Seattle’s Innovators Assemble for LEGO’s Build for Good

LEGO Build for Good Competitors. All Photos: Kelly Knox

It’s amazing the number of ways our kids inspire us. From the little things like just saying a kind word to someone who needs it, to the incredible creations that are born from curiosity, kids can do marvelous things. Twelve-year-old Shubham Banjeree is one such kid.

After spotting a flyer at his house asking for donations for the visually impaired, Shubham wondered, “How do blind people read?” His search through Google to find the answer led him along a path where he was astonished to learn that Braille printers cost thousands of dollars. Inspired, Shubham turned to his LEGO Mindstorms EV3 kit (along with a few pieces from Home Depot), and in just four weeks created a cost-effective Braille printer he dubbed Braigo.

Shubham Banerjee

LEGO, moved by the 7th grader who combined his love of LEGO with the genuine desire to do something good for people, issued the Build for Good Challenge to seven companies in Seattle. Each company was chosen as one of the most innovative Seattle has to offer: Amazon, Egencia, Expedia, HTC, Microsoft, Nordstrom, and Zulily. The teams were sent EV3 kits and asked to create a robot that “solves a human interest problem.” On Thursday, April 10, at the EMP Museum in the heart of Seattle, the teams gathered to show off their inventions.

Contestants responded with robots that picked up small toys, sorted luggage by color, worked on a model urban farm, and turned on the lights and watered plants in a miniature home. Teams from HTC and Microsoft considered the challenges facing mobility impaired young people, and invented a selfie-taking robot and 3-D version of Zoo Tycoon respectively.

Zoo Tycoon Robot

The Microsoft/XboxOne team gathered the most onlookers at the event, with a large team and fantastic, colorful setup that included three different robots and a custom Windows Phone app to play the game and control them. Team Xbox was motivated by the desire to help kids who are unable to hold or manipulate a game controller. Their entire project took 150 hours over three weeks of work with the LEGO Mindstorms EV3 kits.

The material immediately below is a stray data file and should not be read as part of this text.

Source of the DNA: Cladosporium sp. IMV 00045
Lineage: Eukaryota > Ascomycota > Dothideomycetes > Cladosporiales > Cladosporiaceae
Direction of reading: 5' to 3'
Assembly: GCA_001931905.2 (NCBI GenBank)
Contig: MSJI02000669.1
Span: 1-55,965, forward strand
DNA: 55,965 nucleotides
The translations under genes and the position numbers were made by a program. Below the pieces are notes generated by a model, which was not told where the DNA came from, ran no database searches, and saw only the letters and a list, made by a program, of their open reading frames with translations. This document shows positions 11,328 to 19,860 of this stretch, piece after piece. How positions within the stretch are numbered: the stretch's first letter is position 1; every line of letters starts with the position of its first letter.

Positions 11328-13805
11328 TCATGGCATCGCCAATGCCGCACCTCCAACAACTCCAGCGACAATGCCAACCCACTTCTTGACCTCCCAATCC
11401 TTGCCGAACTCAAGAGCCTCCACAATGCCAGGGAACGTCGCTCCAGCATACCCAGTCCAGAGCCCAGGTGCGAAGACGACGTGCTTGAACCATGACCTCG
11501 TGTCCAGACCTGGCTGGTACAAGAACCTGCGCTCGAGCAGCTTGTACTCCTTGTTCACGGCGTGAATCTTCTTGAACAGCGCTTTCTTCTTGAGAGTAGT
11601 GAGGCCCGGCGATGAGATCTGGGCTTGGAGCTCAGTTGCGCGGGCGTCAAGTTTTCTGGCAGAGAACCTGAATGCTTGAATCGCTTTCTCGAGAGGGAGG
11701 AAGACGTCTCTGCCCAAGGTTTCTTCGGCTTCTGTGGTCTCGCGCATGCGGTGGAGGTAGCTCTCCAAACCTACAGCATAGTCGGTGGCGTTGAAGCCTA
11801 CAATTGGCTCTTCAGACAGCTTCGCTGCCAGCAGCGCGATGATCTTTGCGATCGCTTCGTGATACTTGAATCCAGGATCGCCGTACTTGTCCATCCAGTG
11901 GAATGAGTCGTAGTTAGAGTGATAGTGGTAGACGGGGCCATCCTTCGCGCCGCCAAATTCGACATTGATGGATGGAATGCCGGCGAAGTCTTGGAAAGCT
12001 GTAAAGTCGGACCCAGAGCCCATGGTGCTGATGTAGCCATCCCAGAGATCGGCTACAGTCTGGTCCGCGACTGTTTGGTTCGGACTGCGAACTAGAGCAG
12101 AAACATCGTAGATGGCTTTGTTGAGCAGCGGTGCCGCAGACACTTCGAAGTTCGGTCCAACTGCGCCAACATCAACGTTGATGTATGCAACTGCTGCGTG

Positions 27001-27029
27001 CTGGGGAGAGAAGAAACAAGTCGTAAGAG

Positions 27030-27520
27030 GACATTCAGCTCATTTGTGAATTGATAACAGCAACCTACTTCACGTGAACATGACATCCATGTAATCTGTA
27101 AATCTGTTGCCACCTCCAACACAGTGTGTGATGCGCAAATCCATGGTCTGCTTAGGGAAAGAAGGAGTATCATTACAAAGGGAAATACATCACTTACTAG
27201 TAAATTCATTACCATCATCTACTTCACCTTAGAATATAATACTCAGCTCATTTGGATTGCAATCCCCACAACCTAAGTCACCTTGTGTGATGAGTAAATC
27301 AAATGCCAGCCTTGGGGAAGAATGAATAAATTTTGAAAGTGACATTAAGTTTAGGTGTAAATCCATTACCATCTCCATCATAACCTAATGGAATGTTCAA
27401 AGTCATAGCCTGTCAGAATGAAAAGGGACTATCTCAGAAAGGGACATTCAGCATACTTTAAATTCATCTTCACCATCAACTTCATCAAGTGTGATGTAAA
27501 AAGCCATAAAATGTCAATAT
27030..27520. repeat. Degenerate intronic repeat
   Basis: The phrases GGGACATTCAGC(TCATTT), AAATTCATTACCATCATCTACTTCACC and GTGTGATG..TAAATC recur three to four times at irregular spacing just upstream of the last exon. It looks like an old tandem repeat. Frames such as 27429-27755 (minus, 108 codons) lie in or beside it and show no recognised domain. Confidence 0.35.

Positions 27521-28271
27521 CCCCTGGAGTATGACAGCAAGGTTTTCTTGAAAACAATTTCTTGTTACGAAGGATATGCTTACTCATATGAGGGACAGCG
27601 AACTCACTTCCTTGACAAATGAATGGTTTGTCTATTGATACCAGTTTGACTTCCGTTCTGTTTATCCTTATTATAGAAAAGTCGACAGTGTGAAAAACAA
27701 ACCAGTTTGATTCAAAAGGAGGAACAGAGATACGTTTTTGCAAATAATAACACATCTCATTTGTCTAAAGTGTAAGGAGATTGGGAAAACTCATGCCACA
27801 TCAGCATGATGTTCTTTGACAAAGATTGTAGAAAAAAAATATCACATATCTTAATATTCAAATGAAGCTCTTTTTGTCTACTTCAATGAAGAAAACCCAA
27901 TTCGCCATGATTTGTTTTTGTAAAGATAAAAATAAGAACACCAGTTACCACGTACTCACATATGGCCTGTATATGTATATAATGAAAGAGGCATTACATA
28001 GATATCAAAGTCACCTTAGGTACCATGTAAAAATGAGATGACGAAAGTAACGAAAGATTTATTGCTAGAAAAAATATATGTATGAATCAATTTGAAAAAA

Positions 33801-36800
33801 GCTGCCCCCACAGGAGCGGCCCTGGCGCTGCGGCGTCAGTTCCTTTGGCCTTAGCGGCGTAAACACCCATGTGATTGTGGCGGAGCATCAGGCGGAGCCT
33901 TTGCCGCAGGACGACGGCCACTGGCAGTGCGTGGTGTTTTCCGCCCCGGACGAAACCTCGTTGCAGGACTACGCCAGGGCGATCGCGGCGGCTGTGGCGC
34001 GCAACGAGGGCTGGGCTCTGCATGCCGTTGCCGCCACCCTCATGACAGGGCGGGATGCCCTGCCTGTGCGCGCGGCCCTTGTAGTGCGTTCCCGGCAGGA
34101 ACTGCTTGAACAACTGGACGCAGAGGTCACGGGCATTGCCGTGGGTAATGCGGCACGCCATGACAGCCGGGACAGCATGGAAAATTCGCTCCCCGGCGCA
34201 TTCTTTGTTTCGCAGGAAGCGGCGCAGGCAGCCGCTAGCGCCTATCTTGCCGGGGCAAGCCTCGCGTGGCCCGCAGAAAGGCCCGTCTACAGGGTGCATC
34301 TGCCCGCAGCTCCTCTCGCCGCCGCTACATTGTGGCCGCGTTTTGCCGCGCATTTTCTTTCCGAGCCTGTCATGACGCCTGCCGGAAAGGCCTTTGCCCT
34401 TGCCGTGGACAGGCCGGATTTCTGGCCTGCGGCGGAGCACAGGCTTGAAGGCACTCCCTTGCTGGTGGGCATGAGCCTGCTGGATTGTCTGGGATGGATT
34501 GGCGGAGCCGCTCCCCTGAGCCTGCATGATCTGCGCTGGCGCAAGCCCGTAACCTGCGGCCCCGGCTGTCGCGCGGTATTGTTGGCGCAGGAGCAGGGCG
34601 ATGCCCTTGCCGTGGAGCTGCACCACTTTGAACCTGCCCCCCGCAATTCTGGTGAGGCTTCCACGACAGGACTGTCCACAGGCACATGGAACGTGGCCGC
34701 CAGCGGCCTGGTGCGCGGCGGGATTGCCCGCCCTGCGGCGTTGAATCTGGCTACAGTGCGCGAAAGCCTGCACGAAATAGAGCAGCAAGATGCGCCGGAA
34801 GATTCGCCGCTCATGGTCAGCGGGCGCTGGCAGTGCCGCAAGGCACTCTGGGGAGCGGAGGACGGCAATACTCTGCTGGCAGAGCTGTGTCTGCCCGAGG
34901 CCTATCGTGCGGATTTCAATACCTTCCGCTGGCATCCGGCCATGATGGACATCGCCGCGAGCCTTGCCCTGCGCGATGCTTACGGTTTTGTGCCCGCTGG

NORD1

It was underdog Team Nordstrom that won the grand prize, however. NORD1, the team’s brainchild, was built with kids in mind to add a little bit of fun when it’s time to take their medication. Parents simply direct the robot to deliver the pill, and it finds their child and dispenses the medicine automatically. Once delivery is complete, the robot enters “party dance mode” set to the tune of El DeBarge’s “It’s Johnny.” This Short Circuit flashback was enough to win over everyone the audience over the age of 30, but when NORD1 belted out a good ol’ “EXTERMINATE,” I suddenly had a clear favorite.

Team Nordstrom was awarded five LEGO Mindstorms EV3 kits to donate to the children’s charity of their choice. Among the judges were Shubham Banjeree, who still stole the show with Braigo, even among so many incredible inventors and their creations.

“We continue to be amazed by inventors of all ages who utilize the Mindstorms platform to express their creativity, building everything from robotic pets to robots that solve real life needs, like Shubham’s inventive Braille printer,” said Michael McNally, senior director of brand relations for LEGO Systems. “In the spirit of these LEGO Mindstorms inventors and inspired by today’s competitors from Seattle’s elite companies, we encourage children around the world to put their ingenuity to work through play to creatively build a better world.”

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Kelly Knox is a freelance writer in Seattle, WA, where she contributes to local parenting magazines. She also writes for StarWars.com, Geek & Sundry, and more. You can find crafts and art projects for geeky families at her blog The St{art} Button.